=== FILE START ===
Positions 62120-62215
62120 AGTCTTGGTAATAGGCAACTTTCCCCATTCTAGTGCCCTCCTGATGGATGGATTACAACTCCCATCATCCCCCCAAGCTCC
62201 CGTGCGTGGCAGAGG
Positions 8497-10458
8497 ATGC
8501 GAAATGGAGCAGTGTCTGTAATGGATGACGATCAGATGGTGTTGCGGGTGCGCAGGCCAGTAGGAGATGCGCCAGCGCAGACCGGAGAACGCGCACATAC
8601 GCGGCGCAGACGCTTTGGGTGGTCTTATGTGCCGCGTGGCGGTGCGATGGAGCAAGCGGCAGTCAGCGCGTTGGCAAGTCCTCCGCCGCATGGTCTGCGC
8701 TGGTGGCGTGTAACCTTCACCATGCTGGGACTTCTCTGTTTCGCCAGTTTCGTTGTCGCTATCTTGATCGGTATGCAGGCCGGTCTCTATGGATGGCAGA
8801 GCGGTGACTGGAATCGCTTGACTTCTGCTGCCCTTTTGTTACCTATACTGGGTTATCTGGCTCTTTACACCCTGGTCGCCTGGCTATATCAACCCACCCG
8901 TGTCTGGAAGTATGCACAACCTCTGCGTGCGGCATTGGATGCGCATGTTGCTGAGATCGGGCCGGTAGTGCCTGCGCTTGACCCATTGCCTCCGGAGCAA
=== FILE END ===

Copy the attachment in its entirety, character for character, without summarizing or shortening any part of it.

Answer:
Positions 62120-62215
62120 AGTCTTGGTAATAGGCAACTTTCCCCATTCTAGTGCCCTCCTGATGGATGGATTACAACTCCCATCATCCCCCCAAGCTCC
62201 CGTGCGTGGCAGAGG
Positions 8497-10458
8497 ATGC
8501 GAAATGGAGCAGTGTCTGTAATGGATGACGATCAGATGGTGTTGCGGGTGCGCAGGCCAGTAGGAGATGCGCCAGCGCAGACCGGAGAACGCGCACATAC
8601 GCGGCGCAGACGCTTTGGGTGGTCTTATGTGCCGCGTGGCGGTGCGATGGAGCAAGCGGCAGTCAGCGCGTTGGCAAGTCCTCCGCCGCATGGTCTGCGC
8701 TGGTGGCGTGTAACCTTCACCATGCTGGGACTTCTCTGTTTCGCCAGTTTCGTTGTCGCTATCTTGATCGGTATGCAGGCCGGTCTCTATGGATGGCAGA
8801 GCGGTGACTGGAATCGCTTGACTTCTGCTGCCCTTTTGTTACCTATACTGGGTTATCTGGCTCTTTACACCCTGGTCGCCTGGCTATATCAACCCACCCG
8901 TGTCTGGAAGTATGCACAACCTCTGCGTGCGGCATTGGATGCGCATGTTGCTGAGATCGGGCCGGTAGTGCCTGCGCTTGACCCATTGCCTCCGGAGCAA